I’m baffled by a conservatism that proudly proclaims the righteousness of Bush’s war of impulse, yet denounces the current Libya adventure as “illegal.” Granted, the Iraq War was duly authorized — albeit on knowingly incomplete information, recklessly relied on — but this is the conservative movement that trumpeted Congress’ 9/11 authorization of the use of military force (AUMF) as sufficient to cover (1) torture, (2) indefinite detention, (3) domestic wiretapping, (4) congressional blacksites, and even (5) the Iraq War itself, making the separate congressional vote essentially a box-checking exercise. Truly, if you’re not disgusted by the empty and ad hoc nature of modern Republicans — to wit, “we’re for what they’re against, and nothing else” — you’re not paying attention.
It is a separate question altogether of whether Obama should have sought broader consultation before committing American firepower, if not American troops, to depose a dictator; and whether he’s broken a campaign promise. Regardless of the same, left and right ought to be able to agree on the following, and apply it equally to a conflict entered into by either “side”:
This sort of exercise, committing American arms but not American lives, is exactly the sort of thing the Constitution’s drafters had in mind when they crafted the Presidency. The President can and must respond with “energy” to protect American interests. Democracy in an otherwise hostile region is one such interest, as our honourable friends opposite would surely tell you, were the man behind the Resolute Desk not a Democrat.
Neither established law, nor history are to the contrary. The War Powers Act specifically authorizes the executive to conduct limited war without Congress’ involvement. Granted, the Act’s constitutionality is not entirely clear. I for one rather expect that we meant what we said, when we committed the power to declare war specifically to the Congress. But nor is this a war as Jefferson would’ve understood it. There are no boots on the ground, nor will there be any. Instead, missiles and planes represent precisely the kind of quick-strike force that the President has always had at his disposal, except here, the risk of lost American lives is even smaller than the one that Jefferson unilaterally undertook when attacking Tripoli. And although the President has greatly increased the chance of a shooting war, this is a risk that we entrust to him and his cabinet on a daily basis. What else is foreign policy?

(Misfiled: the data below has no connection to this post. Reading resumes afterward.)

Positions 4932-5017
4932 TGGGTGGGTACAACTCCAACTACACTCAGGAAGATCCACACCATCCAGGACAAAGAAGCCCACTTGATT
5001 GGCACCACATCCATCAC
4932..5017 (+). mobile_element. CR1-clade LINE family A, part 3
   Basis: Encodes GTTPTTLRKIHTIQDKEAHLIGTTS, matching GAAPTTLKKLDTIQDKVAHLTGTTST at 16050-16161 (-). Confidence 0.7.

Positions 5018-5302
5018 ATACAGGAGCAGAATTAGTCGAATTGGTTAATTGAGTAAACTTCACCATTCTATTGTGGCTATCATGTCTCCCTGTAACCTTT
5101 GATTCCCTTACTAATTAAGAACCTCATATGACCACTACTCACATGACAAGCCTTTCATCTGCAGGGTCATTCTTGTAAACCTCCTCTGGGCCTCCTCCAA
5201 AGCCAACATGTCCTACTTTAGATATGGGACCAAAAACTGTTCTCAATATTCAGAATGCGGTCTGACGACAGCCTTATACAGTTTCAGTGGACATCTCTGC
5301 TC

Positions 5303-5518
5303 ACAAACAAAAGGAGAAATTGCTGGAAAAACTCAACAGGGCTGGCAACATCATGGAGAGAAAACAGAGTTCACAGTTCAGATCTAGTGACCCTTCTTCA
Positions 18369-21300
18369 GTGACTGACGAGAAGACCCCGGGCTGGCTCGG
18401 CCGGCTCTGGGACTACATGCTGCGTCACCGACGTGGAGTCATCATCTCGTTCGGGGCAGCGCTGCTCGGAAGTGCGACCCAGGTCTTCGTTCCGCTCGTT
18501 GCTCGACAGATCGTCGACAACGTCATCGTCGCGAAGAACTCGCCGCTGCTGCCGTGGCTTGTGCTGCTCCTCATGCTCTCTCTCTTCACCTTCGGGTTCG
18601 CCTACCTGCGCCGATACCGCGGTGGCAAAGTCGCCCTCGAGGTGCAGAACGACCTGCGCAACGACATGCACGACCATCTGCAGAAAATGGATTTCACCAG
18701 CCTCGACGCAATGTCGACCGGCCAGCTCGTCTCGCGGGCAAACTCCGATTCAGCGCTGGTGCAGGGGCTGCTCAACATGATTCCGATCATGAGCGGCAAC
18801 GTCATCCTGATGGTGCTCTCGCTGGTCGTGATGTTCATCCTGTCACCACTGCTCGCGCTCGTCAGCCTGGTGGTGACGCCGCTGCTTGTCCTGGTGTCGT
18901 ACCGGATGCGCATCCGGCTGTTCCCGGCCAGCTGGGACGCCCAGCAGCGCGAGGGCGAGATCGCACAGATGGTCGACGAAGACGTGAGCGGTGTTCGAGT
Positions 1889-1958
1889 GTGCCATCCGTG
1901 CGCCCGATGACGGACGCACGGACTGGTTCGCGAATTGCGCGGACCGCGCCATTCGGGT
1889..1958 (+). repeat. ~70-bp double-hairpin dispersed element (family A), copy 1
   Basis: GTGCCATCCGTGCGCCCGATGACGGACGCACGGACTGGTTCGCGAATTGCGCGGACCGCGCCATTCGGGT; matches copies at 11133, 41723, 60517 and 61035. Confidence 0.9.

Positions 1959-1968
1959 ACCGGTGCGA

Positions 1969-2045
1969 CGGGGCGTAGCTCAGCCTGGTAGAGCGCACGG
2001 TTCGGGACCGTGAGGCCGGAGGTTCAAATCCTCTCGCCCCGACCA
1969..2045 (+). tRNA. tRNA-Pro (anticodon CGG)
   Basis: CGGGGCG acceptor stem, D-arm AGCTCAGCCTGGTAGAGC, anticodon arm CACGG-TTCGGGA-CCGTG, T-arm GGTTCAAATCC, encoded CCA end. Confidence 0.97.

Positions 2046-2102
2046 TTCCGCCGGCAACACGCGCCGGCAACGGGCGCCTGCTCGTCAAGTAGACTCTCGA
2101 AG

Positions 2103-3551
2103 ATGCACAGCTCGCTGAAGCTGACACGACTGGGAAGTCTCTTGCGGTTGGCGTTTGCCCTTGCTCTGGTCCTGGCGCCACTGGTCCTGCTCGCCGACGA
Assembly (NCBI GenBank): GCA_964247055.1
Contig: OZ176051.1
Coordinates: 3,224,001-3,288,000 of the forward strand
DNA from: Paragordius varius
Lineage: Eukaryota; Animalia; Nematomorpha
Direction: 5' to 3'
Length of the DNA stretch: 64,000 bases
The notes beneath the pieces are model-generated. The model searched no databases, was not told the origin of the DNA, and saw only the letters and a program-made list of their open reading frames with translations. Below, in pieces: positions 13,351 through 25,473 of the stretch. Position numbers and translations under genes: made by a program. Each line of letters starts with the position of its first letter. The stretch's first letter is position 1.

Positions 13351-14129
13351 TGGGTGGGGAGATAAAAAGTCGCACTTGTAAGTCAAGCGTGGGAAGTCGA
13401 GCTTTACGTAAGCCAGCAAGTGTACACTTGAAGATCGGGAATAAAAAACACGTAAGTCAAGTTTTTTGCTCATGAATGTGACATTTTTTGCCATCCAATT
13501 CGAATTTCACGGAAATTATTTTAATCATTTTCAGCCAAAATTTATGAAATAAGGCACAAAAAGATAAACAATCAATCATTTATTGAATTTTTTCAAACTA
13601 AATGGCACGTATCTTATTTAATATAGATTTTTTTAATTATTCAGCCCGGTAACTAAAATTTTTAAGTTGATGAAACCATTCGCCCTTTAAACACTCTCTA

Reactions on left and right demonstrate two things, respectively: the right will never trust this President, and the left will never fully trust presidential power (even when exercised pursuant to a United Nations resolution, diplomacy’s get-out-of-jail-free card). Both need to get over it.
Update: the National Review, per knee-jerk Ramesh Ponnuru, joins the Washington Times in calling the firing of some missiles unconstitutional.